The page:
New submitter meeotch writes: According to a new study by the Urban Institute, 35% of U.S. adults with a credit history (91% of the adult population of the U.S.) have debt "in collections" — a status generally not acquired until payments are at least 180 days past due. Debt problems seem to be worse in the South, with states hovering in the 40%+ range, while the Northeast has it better, at less than 30%. The study's authors claim their findings actually underrepresent low-income consumers, because "adults without a credit file are more likely to be financially disadvantaged."
Oddly, only 5% of adults have debt 30-180 days past due. This latter fact is partially accounted for by the fact that a broader range of debt can enter "in collections" status than "past due" status (e.g. parking tickets)... But also perhaps demonstrates that as one falls far enough along the debt spiral, escape becomes impossible. Particularly in the case of high-interest debt such as credit cards — the issuers of which cluster in states such as South Dakota, following a 1978 Supreme Court ruling that found that states' usury laws did not apply to banks headquartered in other states.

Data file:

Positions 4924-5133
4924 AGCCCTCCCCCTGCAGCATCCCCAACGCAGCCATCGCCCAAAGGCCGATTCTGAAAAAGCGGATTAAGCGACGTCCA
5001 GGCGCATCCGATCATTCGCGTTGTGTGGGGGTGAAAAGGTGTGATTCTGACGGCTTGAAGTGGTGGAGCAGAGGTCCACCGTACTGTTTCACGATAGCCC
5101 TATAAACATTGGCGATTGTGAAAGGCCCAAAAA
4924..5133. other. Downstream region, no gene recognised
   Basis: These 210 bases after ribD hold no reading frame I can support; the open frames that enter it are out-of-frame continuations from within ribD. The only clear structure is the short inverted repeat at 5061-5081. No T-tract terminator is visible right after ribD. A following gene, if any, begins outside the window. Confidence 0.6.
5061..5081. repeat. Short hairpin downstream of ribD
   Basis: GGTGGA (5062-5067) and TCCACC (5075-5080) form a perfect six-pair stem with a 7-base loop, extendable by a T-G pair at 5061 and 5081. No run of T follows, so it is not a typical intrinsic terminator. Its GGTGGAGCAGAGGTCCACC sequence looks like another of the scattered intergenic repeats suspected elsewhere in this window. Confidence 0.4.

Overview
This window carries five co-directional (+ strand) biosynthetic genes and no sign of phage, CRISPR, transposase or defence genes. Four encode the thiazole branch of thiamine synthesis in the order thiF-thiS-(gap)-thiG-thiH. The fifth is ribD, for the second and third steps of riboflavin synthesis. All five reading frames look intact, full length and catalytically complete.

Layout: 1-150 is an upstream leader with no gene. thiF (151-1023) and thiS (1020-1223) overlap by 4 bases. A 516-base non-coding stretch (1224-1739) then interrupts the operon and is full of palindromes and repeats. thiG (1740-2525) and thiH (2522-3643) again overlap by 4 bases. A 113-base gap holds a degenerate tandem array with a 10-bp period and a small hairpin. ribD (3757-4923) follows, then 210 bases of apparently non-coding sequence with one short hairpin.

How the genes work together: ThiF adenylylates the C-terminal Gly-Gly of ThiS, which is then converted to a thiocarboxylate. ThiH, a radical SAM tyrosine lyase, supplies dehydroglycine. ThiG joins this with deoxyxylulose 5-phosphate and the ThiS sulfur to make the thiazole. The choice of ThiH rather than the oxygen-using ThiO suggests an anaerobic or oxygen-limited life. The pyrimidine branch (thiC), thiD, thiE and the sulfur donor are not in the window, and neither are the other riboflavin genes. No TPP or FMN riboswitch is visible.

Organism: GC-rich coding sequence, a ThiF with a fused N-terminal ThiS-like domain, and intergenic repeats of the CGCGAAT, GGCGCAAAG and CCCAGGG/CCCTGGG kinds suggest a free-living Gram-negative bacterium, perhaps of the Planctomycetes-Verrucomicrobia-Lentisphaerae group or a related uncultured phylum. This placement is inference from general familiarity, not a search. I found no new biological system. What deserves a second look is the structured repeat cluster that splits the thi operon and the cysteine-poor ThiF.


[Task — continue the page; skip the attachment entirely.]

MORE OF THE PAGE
Even taking into account the folks who lost a parking ticket under their passenger seat, 35% is a pretty shocking number. Anyone have other theories why this number is so much higher than the 5% of people who are just "late"? How about some napkin math on the debt spiral?